Therefore it seems that the New Right are arguing that public welfare provides disincentives to work though high taxes and generous public welfare benefits, and a demoralisation of human nature and society whereby the fabric of the nation is undermined and damaged. Willets, 1992 supported these notions put forward by the New Right thinkers such as Clark ; Cockrane 1994 and George ; Wilding 1993.Willetts, 1992 felt that public welfare undermined the crucial social value of individual and social responsibility, since there is no consequences to individuals actions because the individual is protected, and compensated by the safety net or nanny state of public welfare which is a drain on society. Public welfare ignores the importance of individual choice and the promotion of individual growth and responsibilities, so the New Right argues because public welfare leads to the assumption that the state knows best and that politicians and professionals can be trusted with welfare provision.
For the New Right this is an unjustified faith, they cannot be trusted in ‘practice to know what sort of welfare services different people want or need’ (Alcock, 1993:129). For it is impossible for the state and the government to know how to meet these needs, any attempt which is made by public welfare with the notion that they do know and can meet these needs hence the opposed desired effect of meeting everyone individuals and in turn meets the needs of no-one (Alcock, 1993).According to the New Right the welfare state should concentrated on allowing individuals to take responsibility for their own welfare needs through private forms of welfare provision, where there is increased choice and individuals growth of responsibilities, instead of the responsibility and choice being determined and the responsibility of the state hence minimal state involvement in the provision of welfare is the answer to societies and everyone’s needs.For the New Right public welfare emphasises rights not responsibilities and obligations, which are essential for a functional, healthy society.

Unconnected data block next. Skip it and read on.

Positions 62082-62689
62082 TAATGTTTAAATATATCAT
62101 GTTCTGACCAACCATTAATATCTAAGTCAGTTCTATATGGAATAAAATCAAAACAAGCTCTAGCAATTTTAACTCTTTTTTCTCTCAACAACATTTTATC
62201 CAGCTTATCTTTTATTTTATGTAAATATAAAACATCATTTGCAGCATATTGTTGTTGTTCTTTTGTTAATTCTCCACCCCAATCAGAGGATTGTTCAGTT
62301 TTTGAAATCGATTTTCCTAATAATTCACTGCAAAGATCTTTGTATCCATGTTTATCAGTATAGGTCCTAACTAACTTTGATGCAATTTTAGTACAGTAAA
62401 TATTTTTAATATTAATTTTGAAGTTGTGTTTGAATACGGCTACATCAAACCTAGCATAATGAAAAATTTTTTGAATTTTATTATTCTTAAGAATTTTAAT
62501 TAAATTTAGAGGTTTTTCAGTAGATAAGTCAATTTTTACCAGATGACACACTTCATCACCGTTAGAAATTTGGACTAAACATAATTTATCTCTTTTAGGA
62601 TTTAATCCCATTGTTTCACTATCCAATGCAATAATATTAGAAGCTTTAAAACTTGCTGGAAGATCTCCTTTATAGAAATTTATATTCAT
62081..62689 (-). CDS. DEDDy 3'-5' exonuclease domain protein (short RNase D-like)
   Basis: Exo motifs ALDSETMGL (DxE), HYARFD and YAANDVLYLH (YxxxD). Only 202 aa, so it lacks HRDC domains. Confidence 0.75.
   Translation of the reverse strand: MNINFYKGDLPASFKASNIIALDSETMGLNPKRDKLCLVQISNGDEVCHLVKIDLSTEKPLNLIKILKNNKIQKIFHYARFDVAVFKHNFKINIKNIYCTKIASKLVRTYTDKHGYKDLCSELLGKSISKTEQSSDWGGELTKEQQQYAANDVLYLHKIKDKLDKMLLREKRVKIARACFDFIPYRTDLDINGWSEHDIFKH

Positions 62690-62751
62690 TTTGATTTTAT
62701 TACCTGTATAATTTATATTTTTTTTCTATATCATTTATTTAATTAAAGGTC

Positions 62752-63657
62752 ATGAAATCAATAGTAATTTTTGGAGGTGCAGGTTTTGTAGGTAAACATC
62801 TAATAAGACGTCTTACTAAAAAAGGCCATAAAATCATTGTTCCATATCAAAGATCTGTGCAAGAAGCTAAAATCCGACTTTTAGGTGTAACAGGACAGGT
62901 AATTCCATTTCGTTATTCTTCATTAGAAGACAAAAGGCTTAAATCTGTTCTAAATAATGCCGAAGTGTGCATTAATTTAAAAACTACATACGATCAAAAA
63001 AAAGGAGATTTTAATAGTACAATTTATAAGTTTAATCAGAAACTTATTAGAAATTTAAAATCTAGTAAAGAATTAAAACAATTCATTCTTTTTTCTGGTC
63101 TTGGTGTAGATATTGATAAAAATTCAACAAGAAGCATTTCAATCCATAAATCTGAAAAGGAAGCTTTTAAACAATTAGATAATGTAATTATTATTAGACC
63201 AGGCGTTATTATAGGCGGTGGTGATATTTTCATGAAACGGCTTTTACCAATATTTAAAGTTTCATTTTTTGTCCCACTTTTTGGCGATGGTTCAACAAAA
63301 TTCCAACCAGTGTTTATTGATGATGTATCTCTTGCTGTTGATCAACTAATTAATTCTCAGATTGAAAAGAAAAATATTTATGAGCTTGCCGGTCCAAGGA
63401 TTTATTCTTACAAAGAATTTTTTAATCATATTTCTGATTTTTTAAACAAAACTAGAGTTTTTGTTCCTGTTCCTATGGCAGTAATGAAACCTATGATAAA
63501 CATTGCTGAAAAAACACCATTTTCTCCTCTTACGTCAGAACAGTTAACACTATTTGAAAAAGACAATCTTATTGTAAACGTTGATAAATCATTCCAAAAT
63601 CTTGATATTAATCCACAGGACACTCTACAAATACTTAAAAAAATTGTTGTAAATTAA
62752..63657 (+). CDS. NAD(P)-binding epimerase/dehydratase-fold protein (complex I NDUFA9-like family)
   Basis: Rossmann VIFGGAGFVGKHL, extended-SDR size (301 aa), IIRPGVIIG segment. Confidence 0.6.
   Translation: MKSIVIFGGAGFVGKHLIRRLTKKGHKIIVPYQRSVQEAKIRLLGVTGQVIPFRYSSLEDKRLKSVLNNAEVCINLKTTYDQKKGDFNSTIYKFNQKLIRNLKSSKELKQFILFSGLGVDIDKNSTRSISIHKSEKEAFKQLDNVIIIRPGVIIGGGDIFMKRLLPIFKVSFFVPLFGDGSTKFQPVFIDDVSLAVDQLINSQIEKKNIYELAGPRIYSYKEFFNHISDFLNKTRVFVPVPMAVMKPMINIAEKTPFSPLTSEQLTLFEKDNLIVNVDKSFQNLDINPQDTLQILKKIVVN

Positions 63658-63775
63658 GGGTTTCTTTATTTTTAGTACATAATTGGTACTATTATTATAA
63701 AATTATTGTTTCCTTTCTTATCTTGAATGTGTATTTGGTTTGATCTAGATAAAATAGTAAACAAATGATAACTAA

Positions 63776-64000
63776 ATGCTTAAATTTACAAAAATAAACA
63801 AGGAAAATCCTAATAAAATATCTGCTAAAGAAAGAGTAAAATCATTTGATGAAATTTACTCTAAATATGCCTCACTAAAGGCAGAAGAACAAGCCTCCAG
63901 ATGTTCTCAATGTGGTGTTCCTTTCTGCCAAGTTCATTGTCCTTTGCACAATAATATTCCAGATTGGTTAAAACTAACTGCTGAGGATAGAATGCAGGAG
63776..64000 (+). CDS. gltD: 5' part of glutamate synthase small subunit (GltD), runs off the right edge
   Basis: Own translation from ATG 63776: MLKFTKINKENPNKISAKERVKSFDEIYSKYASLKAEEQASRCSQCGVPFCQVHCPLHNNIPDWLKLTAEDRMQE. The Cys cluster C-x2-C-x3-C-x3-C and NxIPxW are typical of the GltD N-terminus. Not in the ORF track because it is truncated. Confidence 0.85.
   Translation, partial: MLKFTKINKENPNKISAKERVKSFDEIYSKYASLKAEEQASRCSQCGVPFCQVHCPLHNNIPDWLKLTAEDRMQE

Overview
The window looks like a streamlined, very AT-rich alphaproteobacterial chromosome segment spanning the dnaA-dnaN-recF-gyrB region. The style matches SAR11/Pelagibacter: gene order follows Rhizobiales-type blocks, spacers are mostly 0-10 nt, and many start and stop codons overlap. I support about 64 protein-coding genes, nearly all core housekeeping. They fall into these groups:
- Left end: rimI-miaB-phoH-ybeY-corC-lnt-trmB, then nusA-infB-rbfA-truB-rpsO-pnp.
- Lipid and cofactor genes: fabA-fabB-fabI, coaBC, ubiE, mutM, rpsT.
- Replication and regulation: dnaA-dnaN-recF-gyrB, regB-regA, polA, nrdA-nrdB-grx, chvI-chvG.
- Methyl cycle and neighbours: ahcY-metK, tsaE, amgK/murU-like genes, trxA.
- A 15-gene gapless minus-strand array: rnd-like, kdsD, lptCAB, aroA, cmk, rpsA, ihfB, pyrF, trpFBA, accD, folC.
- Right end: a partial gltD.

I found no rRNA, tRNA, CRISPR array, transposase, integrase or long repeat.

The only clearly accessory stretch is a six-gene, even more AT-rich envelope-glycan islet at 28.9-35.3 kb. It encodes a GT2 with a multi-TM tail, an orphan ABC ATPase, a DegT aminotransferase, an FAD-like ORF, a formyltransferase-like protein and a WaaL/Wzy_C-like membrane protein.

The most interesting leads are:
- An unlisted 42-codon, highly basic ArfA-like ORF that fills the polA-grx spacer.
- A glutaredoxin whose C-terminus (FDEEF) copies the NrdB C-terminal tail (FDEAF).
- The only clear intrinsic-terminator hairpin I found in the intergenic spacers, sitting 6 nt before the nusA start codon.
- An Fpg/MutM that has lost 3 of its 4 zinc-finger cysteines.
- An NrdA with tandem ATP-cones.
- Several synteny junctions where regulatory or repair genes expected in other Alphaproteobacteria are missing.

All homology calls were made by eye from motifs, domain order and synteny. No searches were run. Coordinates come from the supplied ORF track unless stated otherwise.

Mead, 1986 argued that public welfare encourage individuals to perceive society as responsible for providing everything for the individual rather than the individual providing for society, in a sense a belief that society owes the individual a living.Mead looked towards the public welfare in the US for evidence of his critique where although they didn’t have such a generous public welfare system as the UK they still had ‘minimal meaningful obligations’ attached to the welfare they provided (1986:3), and thus portrayed a message of welfare being a social right to all citizens not an obligation, which also relates back to the notion of a dependency culture with the philosophy that paid employment is not necessary due to public welfare.As well as criticising public welfare upon its ideologies the New Right were also critical of its efficiency and effectiveness in providing welfare. Universal public welfare services that are tax funded and part of state monopolies denies individuals freedom of choice and encourages inefficiency whereby the delivery of services is geared towards the interests of the organised producers rather than the consumers of welfare (Pierson, 1998).
Universalism of welfare does not encourage competition and therefore there is no real incentive for the producers of welfare to improve their efficiency and effectiveness as they are doing the job they set out to do e. g. the NHS provides universal health care which that George ; Wilding, 1993 would argue is why public welfare is insufficient and ineffective for everyone, due to funding and universalise.The New Right were not just critical of public welfare in ideological and efficiently and effectiveness terms but upon economic and political grounds.